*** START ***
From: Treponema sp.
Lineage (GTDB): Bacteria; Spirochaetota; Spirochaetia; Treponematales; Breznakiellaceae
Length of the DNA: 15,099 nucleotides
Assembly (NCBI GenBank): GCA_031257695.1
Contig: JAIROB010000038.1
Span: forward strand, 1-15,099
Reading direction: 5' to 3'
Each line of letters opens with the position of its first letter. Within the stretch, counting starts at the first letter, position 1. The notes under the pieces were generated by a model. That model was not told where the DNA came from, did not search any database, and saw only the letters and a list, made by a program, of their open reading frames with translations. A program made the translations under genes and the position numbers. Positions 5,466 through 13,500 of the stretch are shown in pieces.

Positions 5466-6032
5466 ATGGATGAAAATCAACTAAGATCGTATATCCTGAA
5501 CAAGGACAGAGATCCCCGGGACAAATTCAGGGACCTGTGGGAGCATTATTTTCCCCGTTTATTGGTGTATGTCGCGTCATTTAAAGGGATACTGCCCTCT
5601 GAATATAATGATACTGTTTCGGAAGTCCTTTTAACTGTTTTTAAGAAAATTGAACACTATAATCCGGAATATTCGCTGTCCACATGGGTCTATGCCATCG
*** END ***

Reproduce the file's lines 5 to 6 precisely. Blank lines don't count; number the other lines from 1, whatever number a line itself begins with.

Contig: JAIROB010000038.1
Span: forward strand, 1-15,099